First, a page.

IFBA to trial additional match officials
This entry was posted on Tuesday, July 27th, 2010
In response to the plethora of erroneous goal line rulings during this year’s World Cup, those who decide the rules of the football have witnessed harsh scrutiny from fans, member associations, and confederations.
On July 21st, 2010, proposals from Coupe de la Ligue, the UEFA Champions League, and seven other member associations and confederations were accommodated when the International Football Association Board (IFBA) voted in favor of the expansion of the experimental use of two additional field officials, positioned at each goal.
This is not a novel experiment. Every match of 2009-2010 UEFA League tournament (previously the UEFA Cup) was officiated by one main ref, two sideline refs, and two goal refs. At a special meeting in Zurich earlier in May, the board reviewed this experiment and decided to see it through until 26th IFAB Annual General Meeting in 2012.
Instead of continuing the experiment for solely the UEFA League, the IFBA decided to permit any member association or confederation that requested to take part, under a couple of conditions: associations have to do it for every game, they have to pay for it, and they have to do it long enough to assist in a final decision about the experiment in 2012.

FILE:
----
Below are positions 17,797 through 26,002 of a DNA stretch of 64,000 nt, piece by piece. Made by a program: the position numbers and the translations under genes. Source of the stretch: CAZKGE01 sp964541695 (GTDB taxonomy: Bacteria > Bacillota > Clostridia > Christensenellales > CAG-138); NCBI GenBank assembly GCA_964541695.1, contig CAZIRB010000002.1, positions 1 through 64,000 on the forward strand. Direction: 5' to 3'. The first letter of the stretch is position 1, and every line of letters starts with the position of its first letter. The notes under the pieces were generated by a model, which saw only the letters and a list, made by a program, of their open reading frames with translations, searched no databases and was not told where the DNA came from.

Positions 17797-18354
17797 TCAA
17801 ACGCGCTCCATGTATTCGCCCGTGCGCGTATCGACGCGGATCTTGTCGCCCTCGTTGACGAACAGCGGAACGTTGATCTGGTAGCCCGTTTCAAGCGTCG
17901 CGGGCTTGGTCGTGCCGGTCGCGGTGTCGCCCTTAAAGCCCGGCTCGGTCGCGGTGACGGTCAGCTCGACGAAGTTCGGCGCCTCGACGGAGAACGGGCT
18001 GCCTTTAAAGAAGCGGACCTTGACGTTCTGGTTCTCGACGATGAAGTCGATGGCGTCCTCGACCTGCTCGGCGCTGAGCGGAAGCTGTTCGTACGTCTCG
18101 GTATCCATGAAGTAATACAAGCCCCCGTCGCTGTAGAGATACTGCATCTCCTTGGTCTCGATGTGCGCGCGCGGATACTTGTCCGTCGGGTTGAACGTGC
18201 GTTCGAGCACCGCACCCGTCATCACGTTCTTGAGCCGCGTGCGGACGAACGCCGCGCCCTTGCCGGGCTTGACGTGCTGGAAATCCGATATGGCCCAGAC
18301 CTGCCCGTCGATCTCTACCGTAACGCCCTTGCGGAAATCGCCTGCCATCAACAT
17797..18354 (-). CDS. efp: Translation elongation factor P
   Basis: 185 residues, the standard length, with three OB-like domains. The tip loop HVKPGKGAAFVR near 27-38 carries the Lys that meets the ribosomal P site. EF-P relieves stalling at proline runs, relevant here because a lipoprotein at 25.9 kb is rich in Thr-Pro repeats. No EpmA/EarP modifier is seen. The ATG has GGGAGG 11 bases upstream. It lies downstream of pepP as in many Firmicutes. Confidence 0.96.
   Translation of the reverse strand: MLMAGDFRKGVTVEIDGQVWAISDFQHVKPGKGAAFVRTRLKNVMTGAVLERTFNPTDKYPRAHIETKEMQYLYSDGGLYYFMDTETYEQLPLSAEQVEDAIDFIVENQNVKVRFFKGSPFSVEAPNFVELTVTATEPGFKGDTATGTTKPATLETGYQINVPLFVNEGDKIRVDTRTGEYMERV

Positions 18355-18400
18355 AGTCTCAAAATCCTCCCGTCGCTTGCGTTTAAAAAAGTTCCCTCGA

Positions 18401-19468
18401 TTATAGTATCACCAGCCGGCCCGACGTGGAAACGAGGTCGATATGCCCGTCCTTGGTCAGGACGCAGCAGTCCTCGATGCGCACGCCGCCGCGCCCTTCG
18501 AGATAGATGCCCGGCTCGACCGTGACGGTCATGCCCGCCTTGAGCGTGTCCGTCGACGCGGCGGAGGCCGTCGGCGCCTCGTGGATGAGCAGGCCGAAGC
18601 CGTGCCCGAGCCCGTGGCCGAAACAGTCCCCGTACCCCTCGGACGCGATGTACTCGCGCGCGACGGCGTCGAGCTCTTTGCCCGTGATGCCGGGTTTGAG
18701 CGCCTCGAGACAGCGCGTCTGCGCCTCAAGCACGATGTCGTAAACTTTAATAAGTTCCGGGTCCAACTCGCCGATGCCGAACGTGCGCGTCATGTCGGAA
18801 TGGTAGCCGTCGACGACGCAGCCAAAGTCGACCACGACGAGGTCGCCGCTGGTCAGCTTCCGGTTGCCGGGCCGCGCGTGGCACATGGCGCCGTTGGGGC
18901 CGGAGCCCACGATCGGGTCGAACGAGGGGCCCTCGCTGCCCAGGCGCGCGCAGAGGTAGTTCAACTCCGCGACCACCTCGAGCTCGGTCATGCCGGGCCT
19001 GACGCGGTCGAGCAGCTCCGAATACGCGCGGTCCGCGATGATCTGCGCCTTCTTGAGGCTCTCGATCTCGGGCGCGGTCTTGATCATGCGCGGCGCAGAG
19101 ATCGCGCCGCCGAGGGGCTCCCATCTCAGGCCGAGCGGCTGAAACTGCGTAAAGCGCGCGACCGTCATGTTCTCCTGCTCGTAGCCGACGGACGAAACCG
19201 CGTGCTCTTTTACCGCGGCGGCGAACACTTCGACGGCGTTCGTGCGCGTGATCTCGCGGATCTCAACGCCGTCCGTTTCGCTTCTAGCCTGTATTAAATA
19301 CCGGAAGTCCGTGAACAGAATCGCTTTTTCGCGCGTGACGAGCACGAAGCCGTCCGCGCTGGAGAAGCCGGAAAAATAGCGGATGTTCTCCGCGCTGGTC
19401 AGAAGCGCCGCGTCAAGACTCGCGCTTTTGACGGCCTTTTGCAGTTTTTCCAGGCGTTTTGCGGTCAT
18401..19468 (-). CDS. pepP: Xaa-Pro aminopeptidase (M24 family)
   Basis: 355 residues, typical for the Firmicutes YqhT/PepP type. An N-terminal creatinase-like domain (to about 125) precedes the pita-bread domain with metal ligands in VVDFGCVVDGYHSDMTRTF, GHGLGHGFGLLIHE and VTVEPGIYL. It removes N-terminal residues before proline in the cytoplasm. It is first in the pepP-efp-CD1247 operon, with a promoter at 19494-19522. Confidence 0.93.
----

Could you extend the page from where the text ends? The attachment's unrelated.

The member associations and confederations that will utilize two addition assistant officials between now and 2012 are Campeonato Baiano de Futebol Feminino, Campeonato Carioca de 2011, Federación Mexicana de Fútbol Asociación (FMF), Torneo Clausura 2011, Torneo Apertura 2011 and Torneo Clausura 2012, Fédération Française de Football (FFF), Coupe de la Ligue 2010/2011 (League Cup) Union des associations européennes de football (UEFA),UEFA Champions League 2010/2011 and 2011/2012, UEFA Europa League 2010/2011 and 2011/2012, and UEFA Super Cup 2010 and 2011.
While many consider the recent IFBA ruling to be a productive push towards the elimination of mistaken goal line judgments, others consider it to be a superfluous delay of the inevitable introduction of the technologies used in Tennis, Basketball, and American Football. According FIFA’s press release concerning the new ruling, “…the Technical Sub-Committee confirmed that goal-line technology will be on the agenda of the next Annual Business Meeting of the IFAB in October 2010.”
More people around the world are tuning into football games each year, and the quality of the broadcast (including the camera angles and resolution definition) is only witnessing dramatic improvements. If football wishes to preserve its technologically unadulterated officiation, it will have to prove demonstratively to its fans that the additional goal refs can do as good of a job.